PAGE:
PhotoPlus is oriented toward both amateurs and professionals across genres. There are, however, many photo shows and conferences that cater toward more specific pursuits. For example, those interested in nature photography might consider the upcoming Nature Photography Summit and Tradeshow hosted in McAllen, Texas, by the North American Nature Photography Association (NANPA) March 9-12, 2011. It is a well-established photo show full of opportunities to learn, meet other nature photographers and shoot a different and remarkable landscape.
O.K., so what did I think about the latest and greatest technology at the show? Several things, namely about:
1. High Definition Video. HD video is fast becoming an essential part of photography and is installed on most cameras, from point-and-shoot to professional models. As such, if you’re unfamiliar with this feature, you may want to consider a local weekend or afternoon workshop.
2. Mirrorless Interchangeable Lens Cameras. The small and very reasonably priced mirrorless interchangeable lens cameras are increasingly popular, as you can see from the chart below. Four brands now have these cameras, and I am confident that Canon and Nikon will soon as well—or they’ll lose a large share of the market.
NOTE: I own the Panasonic Lumix GF1 and love its size and quality.
3. High Dynamic Range. HDR is now being built into cameras. This feature is useful in high-contrast situations, especially when part of a scene is in the sun and another part in the deep shade. Normally when we have a subject in these conditions we end up either washing out our highlights or blacking out our shadows. With HDR we can usually get great results in these high contrast conditions.
4. Advanced Lenses. New lenses are always being developed, many with the following features:
→ Higher-quality glass to handle higher-quality sensors
→ Dust and water resistance
→ Advanced stabilization processes. Many new lenses have 4-stop stabilization, which means you can shoot four stops slower while hand holding in still scenes. For example, let’s say you’re shooting running water as part of a beautiful landscape and want to blur the motion of the water; you’ll still need a great depth of field to have the whole scene sharp and low ISO to ensure a high quality image. You’ll also want a slow shutter speed to blur the water. Let’s say you take a meter reading at ISO 100 and the exposure you come up with is 1/125 of a second at F4. With more advanced stabilization, however, you can achieve the following:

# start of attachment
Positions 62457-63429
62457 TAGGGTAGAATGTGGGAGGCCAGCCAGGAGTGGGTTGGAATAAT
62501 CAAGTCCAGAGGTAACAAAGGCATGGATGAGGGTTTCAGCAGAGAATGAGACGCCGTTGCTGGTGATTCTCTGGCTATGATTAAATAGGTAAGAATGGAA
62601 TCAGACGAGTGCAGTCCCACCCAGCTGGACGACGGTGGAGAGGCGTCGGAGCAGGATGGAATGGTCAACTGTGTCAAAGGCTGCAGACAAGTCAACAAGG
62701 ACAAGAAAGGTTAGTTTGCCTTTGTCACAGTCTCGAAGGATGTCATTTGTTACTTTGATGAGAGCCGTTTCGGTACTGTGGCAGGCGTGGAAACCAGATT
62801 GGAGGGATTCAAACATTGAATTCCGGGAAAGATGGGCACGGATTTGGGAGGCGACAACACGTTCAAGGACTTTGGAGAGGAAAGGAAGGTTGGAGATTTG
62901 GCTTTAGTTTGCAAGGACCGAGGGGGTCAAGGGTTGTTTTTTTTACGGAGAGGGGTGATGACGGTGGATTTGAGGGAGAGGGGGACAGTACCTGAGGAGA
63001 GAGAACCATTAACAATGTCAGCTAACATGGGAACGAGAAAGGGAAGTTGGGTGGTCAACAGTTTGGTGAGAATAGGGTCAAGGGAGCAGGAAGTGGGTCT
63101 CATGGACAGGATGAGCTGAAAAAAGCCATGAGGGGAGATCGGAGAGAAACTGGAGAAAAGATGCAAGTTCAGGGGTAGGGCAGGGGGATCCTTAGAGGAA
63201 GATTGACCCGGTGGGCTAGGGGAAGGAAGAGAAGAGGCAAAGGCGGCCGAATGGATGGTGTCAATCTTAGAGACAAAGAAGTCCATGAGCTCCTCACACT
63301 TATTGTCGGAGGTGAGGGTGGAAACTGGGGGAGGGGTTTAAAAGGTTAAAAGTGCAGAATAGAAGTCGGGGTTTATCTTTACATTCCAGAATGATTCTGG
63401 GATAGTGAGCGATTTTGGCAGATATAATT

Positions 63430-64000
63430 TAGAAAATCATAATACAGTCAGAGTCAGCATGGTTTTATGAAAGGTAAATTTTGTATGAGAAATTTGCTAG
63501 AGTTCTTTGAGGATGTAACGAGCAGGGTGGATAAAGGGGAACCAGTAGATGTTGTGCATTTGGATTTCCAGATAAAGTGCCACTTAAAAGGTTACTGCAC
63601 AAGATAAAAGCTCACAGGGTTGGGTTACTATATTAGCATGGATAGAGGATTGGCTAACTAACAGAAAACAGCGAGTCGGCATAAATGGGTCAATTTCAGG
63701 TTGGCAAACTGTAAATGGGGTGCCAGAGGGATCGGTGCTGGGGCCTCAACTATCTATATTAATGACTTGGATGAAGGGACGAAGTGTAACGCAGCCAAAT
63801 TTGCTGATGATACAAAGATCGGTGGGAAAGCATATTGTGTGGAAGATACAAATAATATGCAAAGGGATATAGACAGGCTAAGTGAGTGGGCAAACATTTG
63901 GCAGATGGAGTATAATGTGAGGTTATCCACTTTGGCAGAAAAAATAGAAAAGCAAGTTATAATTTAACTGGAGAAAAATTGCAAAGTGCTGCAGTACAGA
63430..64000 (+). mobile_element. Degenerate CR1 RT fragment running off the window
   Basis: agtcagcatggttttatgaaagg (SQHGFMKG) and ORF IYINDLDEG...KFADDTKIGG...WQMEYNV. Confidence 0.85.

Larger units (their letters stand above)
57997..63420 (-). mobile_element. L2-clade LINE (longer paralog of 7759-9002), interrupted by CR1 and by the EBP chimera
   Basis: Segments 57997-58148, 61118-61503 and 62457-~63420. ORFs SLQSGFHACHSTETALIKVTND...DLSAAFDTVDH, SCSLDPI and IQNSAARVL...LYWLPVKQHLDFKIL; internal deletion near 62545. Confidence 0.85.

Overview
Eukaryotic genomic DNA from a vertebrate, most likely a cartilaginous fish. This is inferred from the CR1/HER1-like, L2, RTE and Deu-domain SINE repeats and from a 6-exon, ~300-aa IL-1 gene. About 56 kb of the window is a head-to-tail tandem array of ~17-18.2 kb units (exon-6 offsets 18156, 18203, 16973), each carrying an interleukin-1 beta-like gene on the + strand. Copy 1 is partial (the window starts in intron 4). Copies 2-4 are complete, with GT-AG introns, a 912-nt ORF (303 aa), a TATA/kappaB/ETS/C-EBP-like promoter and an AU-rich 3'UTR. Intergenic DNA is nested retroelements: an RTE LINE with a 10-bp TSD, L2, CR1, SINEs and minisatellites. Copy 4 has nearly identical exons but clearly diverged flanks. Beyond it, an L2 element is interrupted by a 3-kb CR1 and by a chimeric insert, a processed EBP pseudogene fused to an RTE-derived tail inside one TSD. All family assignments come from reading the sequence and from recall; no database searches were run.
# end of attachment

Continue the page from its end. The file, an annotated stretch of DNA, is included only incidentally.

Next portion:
Given 1/125 F4
1 stop slower, 1/60 F5.6
2 stops slower, 1/30 F8
3 stops slower, 1/15 F11
4 stops slower, 1/8 F16
Now, if you’re careful, you’ll get a sharp photo at 1/8 second, which beautifully blurs the water with a F16 depth of field. Of course, if you can, using a tripod is always best.
5. Flashes. Camera companies are always working to improve their most powerful flashes so they can be used on camera as well as in fairly complex small studio set-ups. It is rather amazing what you can now accomplish with a small, fairly inexpensive flash.
6. Studio lights. Studio lights, along with all of their accessories, are increasingly in demand. I personally like the battery-operated studio lights that can be used almost anywhere. They are still considerably more powerful than the on-camera flashes mentioned above and yet still portable.
7. Camera Bags. The options for comfortable totes are endless. It seems companies are designing more creative and easy-to-carry options every day.
8. Printing Paper. While too many choices can sometimes be overwhelming, having a range of texture, weight and tonal options lends photographers more creative license in how they choose to showcase their work. Speaking of which…
9. Display Options. Back when I was becoming a professional photographer I was taught that there was one acceptable way to display work professionally – dry mounting prints on archival matt board. Now, people break these rules everyday—with style and class while still maintaining their professionalism.
Despite the untold amount of new products at PhotoPlus, there’s more on the way: companies typically release new products after the New Year. I’m still waiting for updates by some major brands on camera bodies more than two years old. With all the innovations in equipment, a new digital camera body can quickly become outdated. It’s not like the old days of film when you could easily use the same body for a decade without wanting (or needing) a newer version.
PhotoPlus was a treat. Marcy, Jeanne, Forest and I thoroughly enjoyed our industry-immersion with photographers from around the world; and when we could, took in as much of New York as possible. I certainly hope to attend next year, but I have to be honest: one of the best things about going was coming back—there’s nothing like home, especially when home is as beautiful as the Missoula Valley of western Montana.